In February 2000, a group of students tried to fix that.

Their solution took the form of a four-week program of guest speakers and discussion called “Opening Doors: Entering a Conversation Between Sexual Orientation and Christianity.”

According to Abbi Coursolle ’02, a conference organizer, Opening Doors recruited speakers who identified as gay and religious, and each of the weekly events focused on a different question, from finding a gay-friendly church to the legal issues of gay marriage.

But according to Emily Grant ’02, editor-at-large of the Yale Free Press, Opening Doors wasn’t a productive discussion at all.

“The conference didn’t invite anyone with the opinion that homosexual activity is wrong,” she said. “There was no dialogue. It was a monologue.”

Lukas Halim ’02, a Yale Free Press reporter who attended the conference with a friend, described it as “one of those lefty share-and-care type things.”

“From an intellectual standpoint, everyone was in total agreement. I guess it made people feel good, if they already shared that persuasion,” he said.

Wright, who organized the discussion groups for the conference, said people who believe it is impossible to reconcile homosexuality and Christianity are too steadfast in their convictions to be interested in real dialogue.

Opening Doors disappointed some members of the very community the conference aimed to serve.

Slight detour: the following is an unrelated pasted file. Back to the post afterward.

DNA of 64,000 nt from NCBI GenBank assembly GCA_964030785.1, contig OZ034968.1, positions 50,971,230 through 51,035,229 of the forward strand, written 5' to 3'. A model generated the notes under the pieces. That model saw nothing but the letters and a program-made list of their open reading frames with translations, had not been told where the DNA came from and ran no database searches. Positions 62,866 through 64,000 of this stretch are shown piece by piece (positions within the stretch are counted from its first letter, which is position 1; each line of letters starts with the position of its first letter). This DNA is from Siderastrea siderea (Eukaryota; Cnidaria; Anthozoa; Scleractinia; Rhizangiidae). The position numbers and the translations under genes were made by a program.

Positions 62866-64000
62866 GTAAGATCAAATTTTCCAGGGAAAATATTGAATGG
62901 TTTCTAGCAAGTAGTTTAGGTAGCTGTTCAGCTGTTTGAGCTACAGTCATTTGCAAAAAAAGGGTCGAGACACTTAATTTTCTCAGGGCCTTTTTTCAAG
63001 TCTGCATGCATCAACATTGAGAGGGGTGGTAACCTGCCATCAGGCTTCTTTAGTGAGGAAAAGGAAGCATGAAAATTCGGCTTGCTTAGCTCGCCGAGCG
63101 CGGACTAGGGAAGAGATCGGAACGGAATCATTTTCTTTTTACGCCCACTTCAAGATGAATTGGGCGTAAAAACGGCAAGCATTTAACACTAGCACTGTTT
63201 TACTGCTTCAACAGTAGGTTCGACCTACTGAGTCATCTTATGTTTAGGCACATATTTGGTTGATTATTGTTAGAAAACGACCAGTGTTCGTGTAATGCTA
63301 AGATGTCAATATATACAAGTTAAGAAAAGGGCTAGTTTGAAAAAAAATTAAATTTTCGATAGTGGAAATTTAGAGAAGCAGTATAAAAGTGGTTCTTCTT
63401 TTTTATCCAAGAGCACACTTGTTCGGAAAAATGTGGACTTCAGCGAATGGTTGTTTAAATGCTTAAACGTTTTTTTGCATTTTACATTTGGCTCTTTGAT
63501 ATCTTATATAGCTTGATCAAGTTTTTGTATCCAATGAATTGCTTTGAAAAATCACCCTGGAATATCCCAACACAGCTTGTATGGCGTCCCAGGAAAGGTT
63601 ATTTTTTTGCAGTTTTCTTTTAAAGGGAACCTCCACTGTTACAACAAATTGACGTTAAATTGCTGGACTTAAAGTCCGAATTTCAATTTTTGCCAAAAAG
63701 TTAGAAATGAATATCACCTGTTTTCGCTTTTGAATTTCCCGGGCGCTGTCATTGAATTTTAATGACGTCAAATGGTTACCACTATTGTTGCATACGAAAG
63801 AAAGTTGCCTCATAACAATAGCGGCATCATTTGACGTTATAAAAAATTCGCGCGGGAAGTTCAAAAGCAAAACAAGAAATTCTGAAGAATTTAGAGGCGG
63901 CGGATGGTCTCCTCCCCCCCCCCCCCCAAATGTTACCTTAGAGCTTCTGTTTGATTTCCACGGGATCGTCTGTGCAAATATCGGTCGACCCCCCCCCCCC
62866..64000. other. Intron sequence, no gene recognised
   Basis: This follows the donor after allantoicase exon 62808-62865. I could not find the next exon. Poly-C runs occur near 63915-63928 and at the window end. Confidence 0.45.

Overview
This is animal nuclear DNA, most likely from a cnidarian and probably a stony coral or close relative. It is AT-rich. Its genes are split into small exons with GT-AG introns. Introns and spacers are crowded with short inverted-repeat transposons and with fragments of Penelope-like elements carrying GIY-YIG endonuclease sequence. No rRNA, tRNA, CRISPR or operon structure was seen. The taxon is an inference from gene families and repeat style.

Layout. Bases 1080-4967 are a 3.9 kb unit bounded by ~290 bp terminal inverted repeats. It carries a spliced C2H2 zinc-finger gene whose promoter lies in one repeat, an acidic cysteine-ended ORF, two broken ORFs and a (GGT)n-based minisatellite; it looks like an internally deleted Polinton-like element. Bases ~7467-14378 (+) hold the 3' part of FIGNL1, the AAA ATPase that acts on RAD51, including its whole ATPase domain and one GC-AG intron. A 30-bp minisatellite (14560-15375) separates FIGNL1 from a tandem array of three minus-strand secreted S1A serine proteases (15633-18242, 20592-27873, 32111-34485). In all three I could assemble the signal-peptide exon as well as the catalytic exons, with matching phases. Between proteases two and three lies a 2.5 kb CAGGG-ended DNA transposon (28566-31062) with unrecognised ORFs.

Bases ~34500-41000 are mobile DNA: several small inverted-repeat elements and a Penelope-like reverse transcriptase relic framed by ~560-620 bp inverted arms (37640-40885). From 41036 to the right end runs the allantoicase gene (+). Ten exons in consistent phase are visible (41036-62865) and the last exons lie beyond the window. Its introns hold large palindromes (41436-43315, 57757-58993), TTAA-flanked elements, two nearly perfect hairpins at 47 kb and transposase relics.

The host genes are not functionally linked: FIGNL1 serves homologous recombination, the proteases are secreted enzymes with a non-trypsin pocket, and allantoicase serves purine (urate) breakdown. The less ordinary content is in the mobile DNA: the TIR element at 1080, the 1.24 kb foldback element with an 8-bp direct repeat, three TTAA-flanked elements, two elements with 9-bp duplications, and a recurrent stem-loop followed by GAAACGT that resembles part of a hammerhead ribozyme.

Ryan Alvarez ’03, who has spent most of his Yale career reconciling his sexuality with his Baptist upbringing, agreed that the conversation was one-sided.

Opening Doors “was a bunch of gay people not addressing any of the questions I had,” he said. “The panel just kept saying, ‘It’s okay to be gay and religious,’ but they didn’t tell me anything.”

Alvarez decided that the group discussion approach was not useful for him.

“I didn’t want it to be easy to discard my background,” he said. “I figured it out the hard way — that’s why I’m so sure of myself now and happy with who I am.”

Perhaps this is one case where the Yale tradition of open, intellectual debate just won’t fit.

It’s a private choice

Many gay and lesbian students at Yale agree with Alvarez. When it comes to religion, they’d rather go it alone. Those who have found their way to organized religion had to resolve their feelings on their own terms first.

Andi Young ’02 was raised as a Lutheran in a conservative parish in Colorado. She was always uncomfortable with the faith, especially the Christian portrayal of women.